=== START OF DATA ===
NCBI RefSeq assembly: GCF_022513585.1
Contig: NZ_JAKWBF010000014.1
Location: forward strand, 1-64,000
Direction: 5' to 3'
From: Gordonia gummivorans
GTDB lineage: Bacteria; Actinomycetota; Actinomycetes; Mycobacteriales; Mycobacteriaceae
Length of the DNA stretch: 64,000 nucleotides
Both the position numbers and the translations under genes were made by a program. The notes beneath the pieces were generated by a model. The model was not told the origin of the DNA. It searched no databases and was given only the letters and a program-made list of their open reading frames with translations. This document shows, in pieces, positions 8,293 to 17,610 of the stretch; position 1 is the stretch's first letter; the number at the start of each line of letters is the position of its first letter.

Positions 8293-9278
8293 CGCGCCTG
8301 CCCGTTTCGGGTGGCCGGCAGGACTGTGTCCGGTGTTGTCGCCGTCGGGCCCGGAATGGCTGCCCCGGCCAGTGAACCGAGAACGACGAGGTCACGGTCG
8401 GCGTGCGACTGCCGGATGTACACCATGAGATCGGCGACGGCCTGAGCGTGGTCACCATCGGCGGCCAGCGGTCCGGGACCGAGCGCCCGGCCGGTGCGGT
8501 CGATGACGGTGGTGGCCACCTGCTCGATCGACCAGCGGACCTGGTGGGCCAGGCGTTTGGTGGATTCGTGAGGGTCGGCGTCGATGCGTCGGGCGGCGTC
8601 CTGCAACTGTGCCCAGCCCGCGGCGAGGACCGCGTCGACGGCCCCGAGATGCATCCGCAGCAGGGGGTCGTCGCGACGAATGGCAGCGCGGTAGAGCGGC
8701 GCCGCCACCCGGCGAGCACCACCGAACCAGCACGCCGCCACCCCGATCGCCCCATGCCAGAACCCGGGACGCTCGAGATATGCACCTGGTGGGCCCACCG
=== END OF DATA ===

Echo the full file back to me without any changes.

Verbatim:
NCBI RefSeq assembly: GCF_022513585.1
Contig: NZ_JAKWBF010000014.1
Location: forward strand, 1-64,000
Direction: 5' to 3'
From: Gordonia gummivorans
GTDB lineage: Bacteria; Actinomycetota; Actinomycetes; Mycobacteriales; Mycobacteriaceae
Length of the DNA stretch: 64,000 nucleotides
Both the position numbers and the translations under genes were made by a program. The notes beneath the pieces were generated by a model. The model was not told the origin of the DNA. It searched no databases and was given only the letters and a program-made list of their open reading frames with translations. This document shows, in pieces, positions 8,293 to 17,610 of the stretch; position 1 is the stretch's first letter; the number at the start of each line of letters is the position of its first letter.

Positions 8293-9278
8293 CGCGCCTG
8301 CCCGTTTCGGGTGGCCGGCAGGACTGTGTCCGGTGTTGTCGCCGTCGGGCCCGGAATGGCTGCCCCGGCCAGTGAACCGAGAACGACGAGGTCACGGTCG
8401 GCGTGCGACTGCCGGATGTACACCATGAGATCGGCGACGGCCTGAGCGTGGTCACCATCGGCGGCCAGCGGTCCGGGACCGAGCGCCCGGCCGGTGCGGT
8501 CGATGACGGTGGTGGCCACCTGCTCGATCGACCAGCGGACCTGGTGGGCCAGGCGTTTGGTGGATTCGTGAGGGTCGGCGTCGATGCGTCGGGCGGCGTC
8601 CTGCAACTGTGCCCAGCCCGCGGCGAGGACCGCGTCGACGGCCCCGAGATGCATCCGCAGCAGGGGGTCGTCGCGACGAATGGCAGCGCGGTAGAGCGGC
8701 GCCGCCACCCGGCGAGCACCACCGAACCAGCACGCCGCCACCCCGATCGCCCCATGCCAGAACCCGGGACGCTCGAGATATGCACCTGGTGGGCCCACCG